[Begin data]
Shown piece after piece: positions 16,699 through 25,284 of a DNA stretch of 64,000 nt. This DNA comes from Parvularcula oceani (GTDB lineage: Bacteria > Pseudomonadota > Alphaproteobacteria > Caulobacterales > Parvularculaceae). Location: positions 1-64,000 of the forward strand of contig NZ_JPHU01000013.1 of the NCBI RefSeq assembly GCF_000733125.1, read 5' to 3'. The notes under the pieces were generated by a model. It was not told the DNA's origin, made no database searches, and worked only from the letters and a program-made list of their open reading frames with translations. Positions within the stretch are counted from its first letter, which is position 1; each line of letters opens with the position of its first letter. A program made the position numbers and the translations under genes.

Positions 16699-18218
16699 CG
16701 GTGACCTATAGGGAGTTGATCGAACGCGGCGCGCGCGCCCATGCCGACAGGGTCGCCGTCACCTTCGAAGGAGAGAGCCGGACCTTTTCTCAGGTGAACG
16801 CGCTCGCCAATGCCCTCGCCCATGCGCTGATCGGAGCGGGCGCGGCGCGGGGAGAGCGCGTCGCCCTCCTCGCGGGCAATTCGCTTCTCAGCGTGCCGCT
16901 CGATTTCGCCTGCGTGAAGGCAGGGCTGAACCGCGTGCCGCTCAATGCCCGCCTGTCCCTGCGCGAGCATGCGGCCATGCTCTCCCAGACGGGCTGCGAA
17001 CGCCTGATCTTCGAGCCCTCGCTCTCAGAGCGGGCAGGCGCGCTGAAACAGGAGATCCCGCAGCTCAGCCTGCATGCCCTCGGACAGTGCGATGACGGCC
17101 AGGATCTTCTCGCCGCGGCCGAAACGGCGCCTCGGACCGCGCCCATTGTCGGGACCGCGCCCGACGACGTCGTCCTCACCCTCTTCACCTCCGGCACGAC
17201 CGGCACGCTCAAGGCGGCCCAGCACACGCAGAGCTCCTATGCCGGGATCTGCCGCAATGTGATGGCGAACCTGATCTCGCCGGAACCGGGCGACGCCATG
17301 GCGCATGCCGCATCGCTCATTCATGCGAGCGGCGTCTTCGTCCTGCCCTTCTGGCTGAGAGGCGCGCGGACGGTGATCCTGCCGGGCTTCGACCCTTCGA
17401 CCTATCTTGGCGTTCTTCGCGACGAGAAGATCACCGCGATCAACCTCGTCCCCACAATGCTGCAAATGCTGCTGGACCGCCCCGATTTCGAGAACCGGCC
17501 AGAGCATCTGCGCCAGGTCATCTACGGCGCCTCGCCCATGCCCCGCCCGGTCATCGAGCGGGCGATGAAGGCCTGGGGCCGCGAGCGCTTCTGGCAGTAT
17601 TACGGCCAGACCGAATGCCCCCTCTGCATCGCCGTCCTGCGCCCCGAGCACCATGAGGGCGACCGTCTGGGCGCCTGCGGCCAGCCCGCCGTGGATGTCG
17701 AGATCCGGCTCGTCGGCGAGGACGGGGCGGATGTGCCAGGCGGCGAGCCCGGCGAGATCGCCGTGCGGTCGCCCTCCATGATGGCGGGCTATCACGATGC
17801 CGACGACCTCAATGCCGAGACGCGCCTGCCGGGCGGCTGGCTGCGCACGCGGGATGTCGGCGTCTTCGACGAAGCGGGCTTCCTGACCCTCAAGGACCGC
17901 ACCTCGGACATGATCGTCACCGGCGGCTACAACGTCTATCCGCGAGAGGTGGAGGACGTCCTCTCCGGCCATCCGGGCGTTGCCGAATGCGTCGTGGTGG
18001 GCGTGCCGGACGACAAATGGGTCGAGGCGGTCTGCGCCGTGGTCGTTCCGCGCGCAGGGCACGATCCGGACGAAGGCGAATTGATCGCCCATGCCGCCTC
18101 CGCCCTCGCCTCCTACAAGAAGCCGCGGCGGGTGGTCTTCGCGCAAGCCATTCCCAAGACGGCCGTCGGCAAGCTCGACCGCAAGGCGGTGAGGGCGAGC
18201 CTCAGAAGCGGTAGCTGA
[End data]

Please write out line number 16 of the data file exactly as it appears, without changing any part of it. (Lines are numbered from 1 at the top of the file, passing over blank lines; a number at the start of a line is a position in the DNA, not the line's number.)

17901 ACCTCGGACATGATCGTCACCGGCGGCTACAACGTCTATCCGCGAGAGGTGGAGGACGTCCTCTCCGGCCATCCGGGCGTTGCCGAATGCGTCGTGGTGG